Fighting that Familiar Flicker

Backwards Day CampersIt’s Backwards Day! After dinner last night, during the regular time of announcements in the dining hall, Chase our program director surprised the girls by describing the creative challenge of being “backwards” the next day. Right away at breakfast this morning we saw the silly confusion of girls dressing backwards— t-shirts, shorts and hats worn in reverse… hairstyles too —braids running down foreheads, pony tails covering girls’ faces. The kitchen meals were reversed with burritos for the morning meal and breakfast foods (hash browns, bacon, eggs and fruit) for dinner. All around the camp, campers would suddenly walk backwards. Down at the rifle range, the instructor commanded, “Line the on ready,” and so forth. Back strokes at free swim, left-handed tetherball, and down-climbing at the Alpine Tower— there were small, inventive examples of being backwards all day long.

Meanwhile, the Hodge Podge craft activity was focusing on making tie-dye t-shirts in its classes. With squeeze bottles of brightly colored dye ready, the girls first folded and tied a white t-shirt into a chevron, bullseye, spiral or other pattern using rubber bands. Red, blue and yellow dyes, making shades of purple, orange and green, came next, the girls making decisions about how (which colors, where and how much) to apply them. In a few days, after the dye has time to set, it will be fun to unfurl the shirts, rinse them, and admire the colorful patterns created.

Archery pull girlAt the archery range, the girls were concerned with accuracy and precision rather than creativity. Like the target shooting at Riflery, the goal here is to remove variation and shoot the center of the target with each arrow. Practice, repetition, steady technique, and adherence to recognized protocols help focus the outcome (bullseye!). The most skilled archers are not creative when shooting; they are consistent.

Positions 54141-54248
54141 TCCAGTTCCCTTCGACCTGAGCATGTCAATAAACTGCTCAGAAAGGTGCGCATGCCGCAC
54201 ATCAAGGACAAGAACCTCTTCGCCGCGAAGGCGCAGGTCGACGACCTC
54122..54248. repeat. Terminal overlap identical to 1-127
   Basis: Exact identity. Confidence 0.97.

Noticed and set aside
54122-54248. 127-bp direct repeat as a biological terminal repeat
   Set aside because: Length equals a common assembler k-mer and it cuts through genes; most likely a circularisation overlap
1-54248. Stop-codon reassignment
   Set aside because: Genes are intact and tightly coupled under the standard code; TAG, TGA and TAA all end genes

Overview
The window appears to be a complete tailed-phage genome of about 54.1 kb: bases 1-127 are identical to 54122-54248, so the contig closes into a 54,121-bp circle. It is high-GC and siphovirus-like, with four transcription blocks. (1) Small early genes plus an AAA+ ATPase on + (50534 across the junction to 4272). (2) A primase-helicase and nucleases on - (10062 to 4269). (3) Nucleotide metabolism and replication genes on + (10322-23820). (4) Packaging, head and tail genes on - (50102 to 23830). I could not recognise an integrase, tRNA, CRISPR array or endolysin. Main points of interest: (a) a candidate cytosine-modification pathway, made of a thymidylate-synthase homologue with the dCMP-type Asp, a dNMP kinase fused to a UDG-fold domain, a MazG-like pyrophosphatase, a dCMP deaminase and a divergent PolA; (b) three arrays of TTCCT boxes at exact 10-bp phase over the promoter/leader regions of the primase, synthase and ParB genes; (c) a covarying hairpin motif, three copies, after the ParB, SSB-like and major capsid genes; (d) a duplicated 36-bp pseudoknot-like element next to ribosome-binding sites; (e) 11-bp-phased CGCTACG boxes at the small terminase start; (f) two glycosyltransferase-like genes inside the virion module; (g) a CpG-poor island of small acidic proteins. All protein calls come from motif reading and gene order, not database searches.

Naomi, the head of our fiber arts program, tells me she has observed this contrast between creativity and consistency in the way campers approach craft projects. Some children want clearly defined steps, a recipe of sorts, to guide them through a project, while others want more open access to the materials and techniques, eager to play with options, make unexpected combinations, and literally venture outside the lines. She seemed to observe some campers being more immediately creative, while others more concerned with “getting it right.” At the same time, we both thought that everyone inherently has the ability to create. But like some muscles, some us are stronger at first and have developed that ability more effectively. There’s the notion that creativity is a force within all of us that we need only set free. And it’s a personal skill worth developing because it can serve us well when faced with new problems or other obstacles in the future.

There’s lots to say about the benefits of developing one’s creativity, and likewise how we might encourage our children to exercise their “creativity muscle,” but it’s worth noting that camp is the perfect place to do that. Everyday there are opportunities to create at camp. “What would you like to do?” is the question. All manner of practical and aesthetic decisions are made throughout the day. There’s time for exploring, and friends to accompany every new journey. Crucially, at Rockbrook there’s constant support and encouragement for trying new things, dressing up, and bold expressions, always without judgment or embarrassment. From acting in the play to evening cabin skits, and for so many more examples, there’s a freedom here to create, to give it a go “just for the fun of it.”

Also though, and this might be the most important factor, at camp there’s no electronic, passive entertainment. We put aside our screens, and thereby open up time to create. Without the seduction of that familiar flicker, camp provides kids the time, space and culture to encourage their creativity to burst out. In this screen-free environment, they can face a blank canvas and dive right in with paint, choose their own colors, and go boldly forward. They can feel more confident to explore what’s unfamiliar, and learn from the process no matter what the outcome.

Celebrating creativity… It’s a pretty fun habit! And good for us too!

Yoga pose kids

0 Comments

Comment section

Leave your reply on “Fighting that Familiar Flicker”

Your email address will not be published. Required fields are marked *